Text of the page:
On January 10th, I found out my husband and I were expecting a baby.  Despite the *ahem* challenges of 2020, my pregnancy had been the one thing that had gone right. 

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Everything was perfect.  

Weight – perfect.

Blood pressure – perfect.

Nausea – virtually nonexistent.

Baby’s growth – perfect.

Glucose test – passed.

Strep B test – negative.

Mood and cravings – in check.

At my 35-week pregnancy ultrasound, however, there was one problem. You could clearly see our baby girl’s head still stuck up in my ribs and her bottom stuck in my pelvis.  

No big deal, right? Babies are often breech until 37 weeks. We still had time for her to turn.  

We talked to our doctor and looked up things to do to try to help her turn.  

I did yoga.

I laid upside down.

My husband talked to her at the bottom of my stomach.

I laid down the stairs.

I put ice packs on the top of my stomach.

At 37 weeks, she was still breech.  

What?!

How could this be? We did everything right — everything we could!  

I was scheduled to have an external cephalic version (ECV) procedure done to attempt to turn her manually.  

We went to the hospital, and I took some medication to stop contractions. My doctor came in and began trying to turn her. She was stuck. She didn’t budge. The tears started flowing, and I couldn’t stop. Thankfully, my husband was there to comfort me when the doctor left.

Have you ever thought to yourself, “This isn’t supposed to happen to me”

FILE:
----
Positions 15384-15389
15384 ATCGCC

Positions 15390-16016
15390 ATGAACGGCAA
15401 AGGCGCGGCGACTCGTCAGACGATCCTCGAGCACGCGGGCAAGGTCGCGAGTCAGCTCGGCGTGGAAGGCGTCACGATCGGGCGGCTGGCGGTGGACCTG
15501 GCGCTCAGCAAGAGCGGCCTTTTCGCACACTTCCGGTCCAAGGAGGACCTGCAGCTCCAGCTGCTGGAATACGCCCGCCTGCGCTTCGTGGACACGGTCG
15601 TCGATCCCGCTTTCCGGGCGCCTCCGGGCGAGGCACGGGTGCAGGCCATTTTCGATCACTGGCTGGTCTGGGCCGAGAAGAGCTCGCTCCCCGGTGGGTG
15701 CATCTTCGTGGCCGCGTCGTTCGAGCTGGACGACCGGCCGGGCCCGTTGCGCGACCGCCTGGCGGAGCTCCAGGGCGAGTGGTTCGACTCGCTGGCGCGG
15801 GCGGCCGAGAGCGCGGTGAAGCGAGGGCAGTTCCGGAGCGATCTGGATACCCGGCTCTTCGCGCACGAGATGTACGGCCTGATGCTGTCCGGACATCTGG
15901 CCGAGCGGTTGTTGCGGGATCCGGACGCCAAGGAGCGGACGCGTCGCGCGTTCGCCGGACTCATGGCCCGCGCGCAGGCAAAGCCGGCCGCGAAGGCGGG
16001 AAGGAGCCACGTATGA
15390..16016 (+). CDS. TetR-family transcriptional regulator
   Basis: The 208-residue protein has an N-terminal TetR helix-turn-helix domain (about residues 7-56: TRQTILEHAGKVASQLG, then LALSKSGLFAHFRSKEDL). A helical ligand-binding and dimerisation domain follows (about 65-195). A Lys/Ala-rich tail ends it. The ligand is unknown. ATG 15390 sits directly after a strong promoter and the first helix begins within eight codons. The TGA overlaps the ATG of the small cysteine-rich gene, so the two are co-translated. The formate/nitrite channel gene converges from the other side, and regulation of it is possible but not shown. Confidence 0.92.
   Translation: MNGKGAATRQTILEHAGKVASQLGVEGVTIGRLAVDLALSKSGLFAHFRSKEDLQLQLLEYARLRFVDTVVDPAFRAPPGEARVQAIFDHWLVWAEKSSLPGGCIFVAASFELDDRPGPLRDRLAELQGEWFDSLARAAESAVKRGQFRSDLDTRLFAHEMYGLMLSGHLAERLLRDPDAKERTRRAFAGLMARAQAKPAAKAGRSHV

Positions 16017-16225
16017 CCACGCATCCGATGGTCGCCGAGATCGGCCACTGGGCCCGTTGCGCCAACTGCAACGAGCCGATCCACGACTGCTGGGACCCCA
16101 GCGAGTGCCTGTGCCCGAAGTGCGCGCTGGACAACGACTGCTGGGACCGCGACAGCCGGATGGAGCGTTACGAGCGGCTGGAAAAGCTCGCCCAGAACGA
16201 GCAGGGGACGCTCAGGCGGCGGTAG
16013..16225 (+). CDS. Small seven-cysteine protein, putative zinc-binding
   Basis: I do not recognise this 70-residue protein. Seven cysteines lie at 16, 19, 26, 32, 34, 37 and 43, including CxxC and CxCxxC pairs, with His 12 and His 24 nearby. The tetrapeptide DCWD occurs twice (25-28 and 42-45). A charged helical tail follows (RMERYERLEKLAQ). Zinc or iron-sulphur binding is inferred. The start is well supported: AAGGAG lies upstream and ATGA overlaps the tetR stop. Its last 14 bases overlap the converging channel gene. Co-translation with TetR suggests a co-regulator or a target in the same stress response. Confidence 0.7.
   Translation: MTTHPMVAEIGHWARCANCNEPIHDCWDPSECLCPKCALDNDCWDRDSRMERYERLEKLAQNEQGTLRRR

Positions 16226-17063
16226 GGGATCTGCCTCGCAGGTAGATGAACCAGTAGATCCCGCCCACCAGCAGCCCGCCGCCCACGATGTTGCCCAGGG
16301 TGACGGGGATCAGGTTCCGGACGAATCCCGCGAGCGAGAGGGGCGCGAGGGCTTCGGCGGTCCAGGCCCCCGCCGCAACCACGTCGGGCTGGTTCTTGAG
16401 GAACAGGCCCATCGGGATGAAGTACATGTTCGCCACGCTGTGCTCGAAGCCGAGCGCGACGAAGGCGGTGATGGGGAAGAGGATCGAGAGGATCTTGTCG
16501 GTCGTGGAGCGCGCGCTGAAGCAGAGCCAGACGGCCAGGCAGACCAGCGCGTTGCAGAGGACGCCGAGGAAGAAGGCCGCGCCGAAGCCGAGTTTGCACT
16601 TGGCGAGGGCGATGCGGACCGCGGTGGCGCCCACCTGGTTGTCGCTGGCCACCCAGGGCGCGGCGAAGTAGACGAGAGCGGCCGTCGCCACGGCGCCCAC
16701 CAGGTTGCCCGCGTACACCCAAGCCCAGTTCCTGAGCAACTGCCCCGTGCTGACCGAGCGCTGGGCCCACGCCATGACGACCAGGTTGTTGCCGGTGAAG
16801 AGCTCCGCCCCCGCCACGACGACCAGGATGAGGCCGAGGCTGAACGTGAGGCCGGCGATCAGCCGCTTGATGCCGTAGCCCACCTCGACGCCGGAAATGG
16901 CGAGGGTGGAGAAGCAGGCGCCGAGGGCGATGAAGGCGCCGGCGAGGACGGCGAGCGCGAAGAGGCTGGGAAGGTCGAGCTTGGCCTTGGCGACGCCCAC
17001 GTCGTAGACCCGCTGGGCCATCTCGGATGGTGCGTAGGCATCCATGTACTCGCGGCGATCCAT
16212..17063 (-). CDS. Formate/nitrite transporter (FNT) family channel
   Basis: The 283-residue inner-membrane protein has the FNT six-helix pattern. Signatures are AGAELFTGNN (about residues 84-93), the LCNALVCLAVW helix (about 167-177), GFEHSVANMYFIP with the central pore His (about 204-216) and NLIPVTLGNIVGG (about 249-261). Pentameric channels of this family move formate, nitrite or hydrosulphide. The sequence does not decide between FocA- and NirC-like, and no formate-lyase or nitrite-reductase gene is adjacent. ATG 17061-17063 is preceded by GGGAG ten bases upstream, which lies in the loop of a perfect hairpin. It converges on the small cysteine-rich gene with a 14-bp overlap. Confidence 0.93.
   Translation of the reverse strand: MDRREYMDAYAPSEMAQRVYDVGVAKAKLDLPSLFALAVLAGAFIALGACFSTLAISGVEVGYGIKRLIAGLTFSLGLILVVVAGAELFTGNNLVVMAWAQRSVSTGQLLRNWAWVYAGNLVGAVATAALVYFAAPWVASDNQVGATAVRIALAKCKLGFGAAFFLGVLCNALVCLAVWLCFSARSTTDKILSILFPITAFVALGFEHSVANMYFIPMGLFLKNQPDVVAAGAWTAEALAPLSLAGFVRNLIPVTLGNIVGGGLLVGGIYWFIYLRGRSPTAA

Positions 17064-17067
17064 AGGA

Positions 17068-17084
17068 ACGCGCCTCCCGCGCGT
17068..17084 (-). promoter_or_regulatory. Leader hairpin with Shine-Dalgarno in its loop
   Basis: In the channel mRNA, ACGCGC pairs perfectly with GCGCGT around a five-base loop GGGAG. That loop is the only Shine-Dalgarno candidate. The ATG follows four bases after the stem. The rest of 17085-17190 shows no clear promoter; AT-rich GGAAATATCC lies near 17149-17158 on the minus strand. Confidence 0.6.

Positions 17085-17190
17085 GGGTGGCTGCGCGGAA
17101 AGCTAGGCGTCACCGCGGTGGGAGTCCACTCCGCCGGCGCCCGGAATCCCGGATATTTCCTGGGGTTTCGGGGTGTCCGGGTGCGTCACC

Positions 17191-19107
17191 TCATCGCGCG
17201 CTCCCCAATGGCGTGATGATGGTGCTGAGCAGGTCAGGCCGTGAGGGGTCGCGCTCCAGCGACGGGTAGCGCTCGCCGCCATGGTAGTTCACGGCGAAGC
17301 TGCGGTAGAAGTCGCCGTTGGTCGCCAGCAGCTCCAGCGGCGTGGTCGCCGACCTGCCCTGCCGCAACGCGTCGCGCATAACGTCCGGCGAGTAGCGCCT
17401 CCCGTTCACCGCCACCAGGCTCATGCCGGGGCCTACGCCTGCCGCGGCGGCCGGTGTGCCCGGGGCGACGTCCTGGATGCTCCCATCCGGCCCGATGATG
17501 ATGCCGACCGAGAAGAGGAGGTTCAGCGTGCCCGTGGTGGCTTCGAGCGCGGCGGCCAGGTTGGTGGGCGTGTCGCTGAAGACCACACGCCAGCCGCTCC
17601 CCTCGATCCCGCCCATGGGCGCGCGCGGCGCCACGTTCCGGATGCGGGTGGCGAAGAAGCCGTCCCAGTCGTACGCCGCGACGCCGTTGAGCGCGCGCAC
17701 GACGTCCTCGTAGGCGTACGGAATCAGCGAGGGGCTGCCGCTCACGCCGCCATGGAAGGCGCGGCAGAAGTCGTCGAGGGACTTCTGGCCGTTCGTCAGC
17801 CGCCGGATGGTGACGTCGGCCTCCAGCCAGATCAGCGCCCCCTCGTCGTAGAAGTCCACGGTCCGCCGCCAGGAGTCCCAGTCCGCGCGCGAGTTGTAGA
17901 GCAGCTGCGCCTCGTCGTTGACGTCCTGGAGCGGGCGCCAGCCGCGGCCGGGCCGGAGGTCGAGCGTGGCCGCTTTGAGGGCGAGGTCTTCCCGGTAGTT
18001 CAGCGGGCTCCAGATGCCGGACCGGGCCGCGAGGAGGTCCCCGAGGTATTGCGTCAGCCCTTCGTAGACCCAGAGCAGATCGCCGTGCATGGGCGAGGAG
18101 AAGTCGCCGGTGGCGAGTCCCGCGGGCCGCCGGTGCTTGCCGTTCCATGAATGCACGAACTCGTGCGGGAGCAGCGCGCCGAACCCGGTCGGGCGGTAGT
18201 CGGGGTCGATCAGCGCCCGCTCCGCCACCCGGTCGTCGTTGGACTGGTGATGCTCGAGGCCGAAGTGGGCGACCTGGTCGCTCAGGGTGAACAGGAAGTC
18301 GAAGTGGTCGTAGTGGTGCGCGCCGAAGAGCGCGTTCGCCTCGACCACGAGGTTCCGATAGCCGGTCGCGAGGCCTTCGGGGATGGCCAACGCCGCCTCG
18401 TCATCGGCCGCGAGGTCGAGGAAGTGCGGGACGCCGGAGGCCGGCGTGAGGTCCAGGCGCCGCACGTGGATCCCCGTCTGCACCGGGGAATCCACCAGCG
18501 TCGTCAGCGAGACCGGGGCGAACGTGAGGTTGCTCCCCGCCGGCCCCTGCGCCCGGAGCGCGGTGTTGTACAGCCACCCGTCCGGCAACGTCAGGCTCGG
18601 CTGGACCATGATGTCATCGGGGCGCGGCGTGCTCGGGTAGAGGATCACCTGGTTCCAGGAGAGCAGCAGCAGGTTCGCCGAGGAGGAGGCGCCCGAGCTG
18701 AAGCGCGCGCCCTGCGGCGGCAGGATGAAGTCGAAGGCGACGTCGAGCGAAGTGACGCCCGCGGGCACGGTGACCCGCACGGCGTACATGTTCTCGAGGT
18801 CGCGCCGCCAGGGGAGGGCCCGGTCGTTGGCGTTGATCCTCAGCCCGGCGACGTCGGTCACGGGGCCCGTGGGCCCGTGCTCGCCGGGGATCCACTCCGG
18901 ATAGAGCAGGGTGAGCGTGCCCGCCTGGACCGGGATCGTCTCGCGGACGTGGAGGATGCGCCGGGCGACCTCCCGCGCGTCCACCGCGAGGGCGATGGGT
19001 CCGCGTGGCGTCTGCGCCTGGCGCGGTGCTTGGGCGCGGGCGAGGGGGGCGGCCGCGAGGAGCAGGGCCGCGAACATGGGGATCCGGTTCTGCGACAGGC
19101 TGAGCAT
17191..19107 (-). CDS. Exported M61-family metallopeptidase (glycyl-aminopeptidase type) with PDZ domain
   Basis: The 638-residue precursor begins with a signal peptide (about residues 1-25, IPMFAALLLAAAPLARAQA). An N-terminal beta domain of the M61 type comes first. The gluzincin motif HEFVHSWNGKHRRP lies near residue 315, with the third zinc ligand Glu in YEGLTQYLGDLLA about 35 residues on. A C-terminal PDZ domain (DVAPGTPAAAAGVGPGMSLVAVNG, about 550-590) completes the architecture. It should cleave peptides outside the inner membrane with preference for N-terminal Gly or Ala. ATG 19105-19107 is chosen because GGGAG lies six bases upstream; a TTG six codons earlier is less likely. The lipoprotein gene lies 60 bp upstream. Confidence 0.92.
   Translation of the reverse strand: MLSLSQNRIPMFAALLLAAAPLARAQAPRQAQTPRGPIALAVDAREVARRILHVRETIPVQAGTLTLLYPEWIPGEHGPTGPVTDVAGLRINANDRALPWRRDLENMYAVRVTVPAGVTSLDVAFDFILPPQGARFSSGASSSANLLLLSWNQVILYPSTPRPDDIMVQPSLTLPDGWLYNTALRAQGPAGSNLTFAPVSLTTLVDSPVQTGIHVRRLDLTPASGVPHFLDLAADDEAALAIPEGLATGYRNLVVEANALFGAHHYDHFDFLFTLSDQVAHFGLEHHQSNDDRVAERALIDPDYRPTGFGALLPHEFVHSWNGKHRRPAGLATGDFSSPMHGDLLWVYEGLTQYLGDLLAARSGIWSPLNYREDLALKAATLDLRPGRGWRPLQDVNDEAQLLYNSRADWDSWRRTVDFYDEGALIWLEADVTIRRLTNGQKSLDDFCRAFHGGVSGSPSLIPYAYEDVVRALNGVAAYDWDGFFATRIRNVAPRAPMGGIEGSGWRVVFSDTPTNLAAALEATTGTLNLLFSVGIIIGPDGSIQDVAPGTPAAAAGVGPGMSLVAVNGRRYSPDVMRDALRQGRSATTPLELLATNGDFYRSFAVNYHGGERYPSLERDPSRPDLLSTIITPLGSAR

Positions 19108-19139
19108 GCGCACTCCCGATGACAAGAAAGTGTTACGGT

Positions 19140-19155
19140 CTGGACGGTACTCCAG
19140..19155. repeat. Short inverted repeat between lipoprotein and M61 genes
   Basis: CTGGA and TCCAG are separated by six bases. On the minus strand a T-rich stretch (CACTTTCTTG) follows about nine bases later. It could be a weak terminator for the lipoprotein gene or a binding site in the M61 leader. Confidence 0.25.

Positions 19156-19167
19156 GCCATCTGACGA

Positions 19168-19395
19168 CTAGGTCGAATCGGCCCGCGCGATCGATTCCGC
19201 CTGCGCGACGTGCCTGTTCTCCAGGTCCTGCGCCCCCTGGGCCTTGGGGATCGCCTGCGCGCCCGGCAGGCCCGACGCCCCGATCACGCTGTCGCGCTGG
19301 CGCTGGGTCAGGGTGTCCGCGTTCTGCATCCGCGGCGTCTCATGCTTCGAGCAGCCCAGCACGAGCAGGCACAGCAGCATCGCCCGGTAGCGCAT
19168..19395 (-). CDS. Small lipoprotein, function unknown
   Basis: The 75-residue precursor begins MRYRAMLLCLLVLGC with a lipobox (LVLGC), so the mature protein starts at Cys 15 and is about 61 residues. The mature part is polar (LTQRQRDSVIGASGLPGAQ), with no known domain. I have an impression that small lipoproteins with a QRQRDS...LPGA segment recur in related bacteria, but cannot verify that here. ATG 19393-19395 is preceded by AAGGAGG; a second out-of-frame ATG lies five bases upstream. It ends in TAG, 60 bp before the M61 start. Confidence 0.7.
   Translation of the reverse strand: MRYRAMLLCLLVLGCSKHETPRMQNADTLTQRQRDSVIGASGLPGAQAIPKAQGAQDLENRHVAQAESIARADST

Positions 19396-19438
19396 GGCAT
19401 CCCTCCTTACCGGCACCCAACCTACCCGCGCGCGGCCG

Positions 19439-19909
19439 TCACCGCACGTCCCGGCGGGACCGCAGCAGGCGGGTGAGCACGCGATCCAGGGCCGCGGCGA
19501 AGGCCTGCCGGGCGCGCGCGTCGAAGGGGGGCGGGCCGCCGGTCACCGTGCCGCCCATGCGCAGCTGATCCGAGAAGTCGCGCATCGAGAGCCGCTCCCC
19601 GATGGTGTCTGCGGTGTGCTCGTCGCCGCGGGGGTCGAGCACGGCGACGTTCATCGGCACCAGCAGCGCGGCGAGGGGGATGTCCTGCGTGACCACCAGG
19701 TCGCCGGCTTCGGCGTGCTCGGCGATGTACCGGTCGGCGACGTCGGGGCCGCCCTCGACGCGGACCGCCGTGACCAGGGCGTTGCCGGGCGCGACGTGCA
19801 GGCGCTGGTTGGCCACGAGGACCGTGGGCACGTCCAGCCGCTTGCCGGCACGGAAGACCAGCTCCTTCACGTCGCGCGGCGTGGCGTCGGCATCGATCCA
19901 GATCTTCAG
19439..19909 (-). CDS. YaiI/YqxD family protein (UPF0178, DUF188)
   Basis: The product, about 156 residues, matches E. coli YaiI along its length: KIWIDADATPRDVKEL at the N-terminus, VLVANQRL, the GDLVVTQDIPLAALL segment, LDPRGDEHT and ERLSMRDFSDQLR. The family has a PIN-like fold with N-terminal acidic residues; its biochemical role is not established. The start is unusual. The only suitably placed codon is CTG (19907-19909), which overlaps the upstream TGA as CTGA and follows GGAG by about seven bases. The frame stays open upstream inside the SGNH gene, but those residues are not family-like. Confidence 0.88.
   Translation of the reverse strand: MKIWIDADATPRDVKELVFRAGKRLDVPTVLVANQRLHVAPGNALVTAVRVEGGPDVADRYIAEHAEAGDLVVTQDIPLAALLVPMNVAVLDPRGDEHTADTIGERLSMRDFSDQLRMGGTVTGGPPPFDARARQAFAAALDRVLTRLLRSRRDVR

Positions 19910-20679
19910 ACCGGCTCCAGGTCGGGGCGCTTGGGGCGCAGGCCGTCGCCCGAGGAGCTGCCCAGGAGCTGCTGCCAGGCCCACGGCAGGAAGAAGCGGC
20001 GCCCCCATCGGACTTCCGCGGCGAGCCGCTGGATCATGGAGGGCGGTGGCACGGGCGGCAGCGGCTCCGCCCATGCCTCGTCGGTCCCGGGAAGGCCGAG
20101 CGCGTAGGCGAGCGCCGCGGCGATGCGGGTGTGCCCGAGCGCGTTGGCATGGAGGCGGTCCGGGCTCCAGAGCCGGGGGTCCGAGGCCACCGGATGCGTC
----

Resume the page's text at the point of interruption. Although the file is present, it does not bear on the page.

Yeah. That. 

I was going to have a natural birth. We had done the birth class. We decided the risks of an epidural far outweighed the benefits. I’m tough. I was going to kill it. I was ready.  

A scheduled C-section, though? Not ready. 

This isn’t supposed to happen to me.

My body has already been through so much — 3 abdominal surgeries, multiple kidney stones, 16” of intestines taken out, an appendectomy… The thought of another surgery scared me to death and frustrated me beyond reason.  

But what else could I do?

Grieve, that’s what I did. For the entire day, I grieved the birth I no longer would have. I worried about how this would affect our baby — how this would affect me and my body? Would there be complications from my previous surgeries?  Would I be able to take care of our baby after having yet another major surgery? I know there are plenty of moms that do it (and rock it), but was I one of those moms?  Would I be able to breastfeed like I had hoped and planned?  How long would it be before I was back to “normal?” 

This isn’t supposed to happen to me. 

But it has. And here we are. A C-section scheduled for 39-and-a-half weeks. My mindset has shifted a bit. I’m still worried, and still would much rather have a natural birth. But I know that God is not surprised by this chain of events. Even though my plan hasn’t worked out, I am not the one in control of this pregnancy. Weirdly enough, I am at peace, and comforted by that fact. And hopefully, by the time this article is published, I will have a precious baby girl in my arms, instead of in my belly.  

And THAT is supposed to happen to me.

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Kellee
Kellee is a 27 year old small-town girl from Southwest Georgia. She is married to software engineer, Michael, and is mom to 6-year-old son, Zachary, and baby girl, Karalee. She is a stay-at-home-mom, but also has her Master’s degree in Occupational Therapy, and hopes to one day be able to return to a career in the school system, helping students become more independent. Kellee enjoys spending time with her family, baking, board games, playing tennis, traveling, being outside, and volunteering as a high school ministry leader at her church.